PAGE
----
GREEN BAY—This was big news. It's news that'll change perspective for nearly every team in the NFC, and ESPN didn't waste any time putting its spin on what the impact of Aaron Rodgers' shoulder injury will be to the 2013 NFL season.
"This was a team on the verge of dominating the league," Steve Young said.
Ouch! The truth can be so hurtful.
Eddie Lacy was mauling the Bears. James Starks blew through a huge hole untouched to a 32-yard touchdown run. James Jones was back from injury, Randall Cobb was another week closer to returning from injury, and the Packers offense was becoming scary. Then, the unthinkable, the one thing that absolutely must not happen, happened.
How long? They are the two words on every Packers fan's lips as they tucked themselves into bed for a bad night of sleep on Monday. A 27-20 loss to the Bears wasn't the problem; Aaron Rodgers' left shoulder is.
"Aaron is a huge part of our offense. This is something that was built over time. Aaron is the centerpiece," McCarthy said.
A team built around the quarterback and passing attack, might need to reinvent itself. How long? Oh, those two words. They are so haunting.
Matt Flynn, a reporter asked? The former Packers quarterback, who happens to share the team record for passing yards in a game with Rodgers, was cut by the Bills on Monday. He's available.
"I'm focused on Seneca Wallace right now," McCarthy said.
Answers are going to come quickly this week. Tuesday is roster-moves and game-plan day, and preparation for the next opponent begins on Wednesday. In this case, the next opponent is a strange offensive animal that attempts to exhaust its opponent with play count and pace. The Eagles did just that when Nick Foles threw seven touchdown passes on Sunday.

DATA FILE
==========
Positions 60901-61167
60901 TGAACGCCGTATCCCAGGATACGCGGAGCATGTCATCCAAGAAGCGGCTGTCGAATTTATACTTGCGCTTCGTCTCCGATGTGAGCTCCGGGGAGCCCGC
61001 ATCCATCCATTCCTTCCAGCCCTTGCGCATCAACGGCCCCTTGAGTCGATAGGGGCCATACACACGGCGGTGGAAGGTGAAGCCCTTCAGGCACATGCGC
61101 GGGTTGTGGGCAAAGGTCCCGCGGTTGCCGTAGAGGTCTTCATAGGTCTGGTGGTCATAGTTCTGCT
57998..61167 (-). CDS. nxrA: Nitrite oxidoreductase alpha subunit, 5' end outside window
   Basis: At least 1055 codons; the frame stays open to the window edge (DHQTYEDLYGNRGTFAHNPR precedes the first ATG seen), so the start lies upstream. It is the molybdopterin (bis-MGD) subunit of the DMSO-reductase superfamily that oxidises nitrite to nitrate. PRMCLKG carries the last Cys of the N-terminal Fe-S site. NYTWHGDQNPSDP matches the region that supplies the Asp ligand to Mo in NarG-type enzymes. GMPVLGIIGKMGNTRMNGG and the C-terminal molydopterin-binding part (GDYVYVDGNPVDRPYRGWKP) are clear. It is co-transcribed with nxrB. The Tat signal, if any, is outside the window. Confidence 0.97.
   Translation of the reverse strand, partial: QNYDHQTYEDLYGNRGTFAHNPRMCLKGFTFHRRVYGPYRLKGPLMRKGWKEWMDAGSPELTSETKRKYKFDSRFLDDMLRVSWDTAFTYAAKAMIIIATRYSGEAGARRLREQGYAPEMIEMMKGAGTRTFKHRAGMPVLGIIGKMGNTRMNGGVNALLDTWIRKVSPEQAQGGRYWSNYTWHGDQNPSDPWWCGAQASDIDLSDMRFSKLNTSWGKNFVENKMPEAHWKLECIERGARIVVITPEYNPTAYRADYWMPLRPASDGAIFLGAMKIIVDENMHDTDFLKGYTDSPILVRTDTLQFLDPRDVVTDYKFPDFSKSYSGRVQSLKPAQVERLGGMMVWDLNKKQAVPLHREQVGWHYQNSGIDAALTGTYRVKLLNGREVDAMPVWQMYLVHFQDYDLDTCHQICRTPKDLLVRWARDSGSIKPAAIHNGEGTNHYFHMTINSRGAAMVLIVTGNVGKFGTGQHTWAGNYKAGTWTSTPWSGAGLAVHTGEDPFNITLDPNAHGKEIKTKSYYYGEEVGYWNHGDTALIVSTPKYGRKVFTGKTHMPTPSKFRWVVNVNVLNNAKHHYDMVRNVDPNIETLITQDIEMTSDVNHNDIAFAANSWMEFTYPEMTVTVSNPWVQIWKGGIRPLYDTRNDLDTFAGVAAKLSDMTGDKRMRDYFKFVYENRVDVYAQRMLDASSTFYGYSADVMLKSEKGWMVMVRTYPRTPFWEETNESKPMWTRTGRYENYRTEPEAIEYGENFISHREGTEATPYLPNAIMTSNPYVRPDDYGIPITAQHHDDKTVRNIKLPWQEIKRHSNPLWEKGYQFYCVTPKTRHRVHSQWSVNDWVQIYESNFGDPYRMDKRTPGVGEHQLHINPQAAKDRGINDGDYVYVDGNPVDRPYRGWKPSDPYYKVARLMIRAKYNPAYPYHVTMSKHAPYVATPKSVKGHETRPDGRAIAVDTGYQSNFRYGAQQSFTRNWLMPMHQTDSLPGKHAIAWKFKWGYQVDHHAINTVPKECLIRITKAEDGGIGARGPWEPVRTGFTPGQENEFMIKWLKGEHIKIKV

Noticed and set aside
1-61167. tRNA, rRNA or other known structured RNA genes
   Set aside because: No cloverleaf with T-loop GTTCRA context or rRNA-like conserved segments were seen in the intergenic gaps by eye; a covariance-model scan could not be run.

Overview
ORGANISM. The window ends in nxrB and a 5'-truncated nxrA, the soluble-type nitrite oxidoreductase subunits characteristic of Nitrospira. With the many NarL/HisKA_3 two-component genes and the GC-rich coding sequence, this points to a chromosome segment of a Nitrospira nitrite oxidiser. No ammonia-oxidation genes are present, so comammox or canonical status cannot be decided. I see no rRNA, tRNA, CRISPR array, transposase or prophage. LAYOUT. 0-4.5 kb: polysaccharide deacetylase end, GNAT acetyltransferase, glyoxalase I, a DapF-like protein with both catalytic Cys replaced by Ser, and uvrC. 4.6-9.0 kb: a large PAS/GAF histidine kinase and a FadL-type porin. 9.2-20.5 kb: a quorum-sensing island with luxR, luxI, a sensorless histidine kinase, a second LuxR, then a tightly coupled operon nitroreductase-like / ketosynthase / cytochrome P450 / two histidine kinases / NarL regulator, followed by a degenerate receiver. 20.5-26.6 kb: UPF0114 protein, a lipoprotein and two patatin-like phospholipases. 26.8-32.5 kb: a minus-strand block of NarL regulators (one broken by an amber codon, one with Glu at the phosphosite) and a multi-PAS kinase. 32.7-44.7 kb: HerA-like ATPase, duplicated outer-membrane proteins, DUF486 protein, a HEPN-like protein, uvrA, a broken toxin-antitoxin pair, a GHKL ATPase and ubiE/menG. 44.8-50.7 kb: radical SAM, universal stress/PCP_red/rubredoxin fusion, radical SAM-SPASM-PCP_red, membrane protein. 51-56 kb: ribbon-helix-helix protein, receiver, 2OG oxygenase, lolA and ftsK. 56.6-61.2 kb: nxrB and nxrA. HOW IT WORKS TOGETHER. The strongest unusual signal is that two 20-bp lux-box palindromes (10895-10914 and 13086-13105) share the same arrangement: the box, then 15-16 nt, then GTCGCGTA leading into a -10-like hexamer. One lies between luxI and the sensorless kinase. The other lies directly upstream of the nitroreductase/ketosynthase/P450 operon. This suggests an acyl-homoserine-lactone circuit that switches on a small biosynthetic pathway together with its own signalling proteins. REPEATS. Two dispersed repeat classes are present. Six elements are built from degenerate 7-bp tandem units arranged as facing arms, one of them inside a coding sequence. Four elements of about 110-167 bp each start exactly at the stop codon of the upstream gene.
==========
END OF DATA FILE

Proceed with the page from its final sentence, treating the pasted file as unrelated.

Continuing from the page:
That's not a pleasant thought, especially when you're waiting on a diagnosis of your quarterback's left shoulder. How long? Always, how long?
However long it is, if Rodgers is to miss time at all, the Packers will have to change. They'll have to lean harder on their running game, which was a thing of beauty in pounding out 199 yards against the Bears. The Packers will need a much better performance from their defense, which was disappointing at crunch time against the Bears.
Special teams? Can you count on blocking a punt and recovering an onside kick, again?
The percentages say teams that block a punt and recover an onside kick will win the game almost every time. What does it say about Rodgers' importance to this team that on a night when Eddie Lacy ran for 150 yards and the Packers made two huge special teams plays, they lost the game?
"I was trying to steal a series. I thought the timing was right. I felt the football team needed it," McCarthy said of his decision to attempt an onside kick following a game-tying touchdown run by Lacy.
They absolutely needed it. Even more, they need their quarterback back.
It's all about how long. It's all about that exact diagnosis.
Try to get some sleep. Complete game coverage